Conference Dates

April 10-14, 2016


Two primary challenges for modern societies are to reduce the amount of carbon dioxide (CO2) that is emitted to the atmosphere and to increase the penetration of renewable energy technologies into electricity systems. CO2-bulk energy storage (CO2-BES) is a CO2 capture and storage (CCS) approach that can address both of these challenges by using CO2 emitted from large point sources (e.g., fossil fuel power plants, cement manufacturers) that is sequestered in sedimentary basin geothermal resources to take power from, and deliver power to, electricity grids. Electricity can be generated by wind and solar energy technologies regardless of whether there is demand for that electricity because wind and sunlight are variable resources. When over-generation occurs, the excess electricity can be used to compress and inject CO2 into sedimentary basin geothermal resources. Electricity can then be dispatched when needed by producing the pressurized and geothermally-heated CO2 from the storage reservoir and converting the heat to electricity in a CO2-geothermal power plant. In this way, CO2-BES can time-shift excess electricity that is generated by wind and solar energy facilities to when there is demand for that electricity. This ability can increase the utilization of installed wind and solar energy capacity. Thus, CO2-BES can (1) directly reduce CO2 emissions to the atmosphere by isolating them in porous and permeable subsurface reservoirs and (2) indirectly reduce CO2 emissions by displacing electricity from power plants that emit CO2 (e.g., fossil fuel plants) with electricity from wind and solar energy facilities. We present an approach to estimate the value of these direct and indirect benefits.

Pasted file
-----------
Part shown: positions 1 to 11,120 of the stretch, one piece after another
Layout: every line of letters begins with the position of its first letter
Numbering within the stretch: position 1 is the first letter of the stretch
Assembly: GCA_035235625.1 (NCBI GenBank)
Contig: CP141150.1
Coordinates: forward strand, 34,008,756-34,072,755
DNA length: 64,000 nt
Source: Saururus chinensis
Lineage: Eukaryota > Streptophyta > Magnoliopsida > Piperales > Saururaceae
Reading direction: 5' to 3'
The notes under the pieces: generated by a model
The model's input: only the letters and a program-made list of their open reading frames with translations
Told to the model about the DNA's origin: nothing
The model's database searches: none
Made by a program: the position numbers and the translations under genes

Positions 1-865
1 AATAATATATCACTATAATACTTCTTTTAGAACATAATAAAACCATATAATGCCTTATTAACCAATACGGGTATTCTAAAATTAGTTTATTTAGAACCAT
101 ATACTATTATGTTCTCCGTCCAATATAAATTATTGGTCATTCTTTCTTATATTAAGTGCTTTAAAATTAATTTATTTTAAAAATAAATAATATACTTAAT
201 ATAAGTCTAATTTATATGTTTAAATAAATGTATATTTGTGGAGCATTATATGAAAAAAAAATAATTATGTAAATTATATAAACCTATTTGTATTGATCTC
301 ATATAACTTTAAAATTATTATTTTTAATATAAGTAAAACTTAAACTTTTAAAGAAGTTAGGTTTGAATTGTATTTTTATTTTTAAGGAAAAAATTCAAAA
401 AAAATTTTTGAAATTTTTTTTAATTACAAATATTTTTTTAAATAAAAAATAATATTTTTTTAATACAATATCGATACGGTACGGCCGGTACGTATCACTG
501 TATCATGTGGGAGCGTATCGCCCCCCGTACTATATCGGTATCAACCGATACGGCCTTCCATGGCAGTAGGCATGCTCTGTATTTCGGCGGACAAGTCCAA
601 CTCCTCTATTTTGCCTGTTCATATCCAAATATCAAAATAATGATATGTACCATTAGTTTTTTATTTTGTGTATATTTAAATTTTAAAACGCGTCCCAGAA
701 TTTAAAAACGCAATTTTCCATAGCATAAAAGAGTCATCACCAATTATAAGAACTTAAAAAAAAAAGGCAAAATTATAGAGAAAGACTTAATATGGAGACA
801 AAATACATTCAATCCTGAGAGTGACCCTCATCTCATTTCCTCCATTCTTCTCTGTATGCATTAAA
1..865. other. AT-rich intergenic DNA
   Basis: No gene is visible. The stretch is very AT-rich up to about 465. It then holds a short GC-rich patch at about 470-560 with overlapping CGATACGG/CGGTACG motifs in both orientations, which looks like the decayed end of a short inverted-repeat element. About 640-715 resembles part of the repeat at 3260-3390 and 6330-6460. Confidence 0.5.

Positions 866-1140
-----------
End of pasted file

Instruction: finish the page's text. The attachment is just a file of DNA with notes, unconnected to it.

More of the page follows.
Our approach uses an optimization model that we developed to determine the cost-minimizing dispatch of electricity-generating facilities to meet diurnal demand in regional electricity systems. In our analysis, electricity can be generated by base load and variable load power plants, wind- and solar-energy technologies, and CO2-BES facilities. We varied prices on CO2 emissions (e.g., a CO2 emissions tax) in order to determine the optimal CO2-BES storage capacity for each CO2 price. This method allows us to assign a monetary value to the optimized energy storage capacity. We use time increments of one hour, during which we assume electricity generation and demand are constant. Initial results using hypothetical but realistic scenarios for electricity demand and electricity generation by solar energy technologies suggest that the optimal energy storage capacity of CO2-BES is sensitive to a range of CO2 prices. That is, a small increase in the price on CO2 emissions can cause substantial change in the optimal distribution of electricity generation and the energy storage capacity of CO2-BES. Thus, independent system operators (ISOs) could dispatch CO2-BES without needing additional ancillary service compensation schemes if CO2 emissions were modestly taxed.

This work was funded by the U.S. National Science Foundation Sustainable Energy Pathways program (grant 1230691).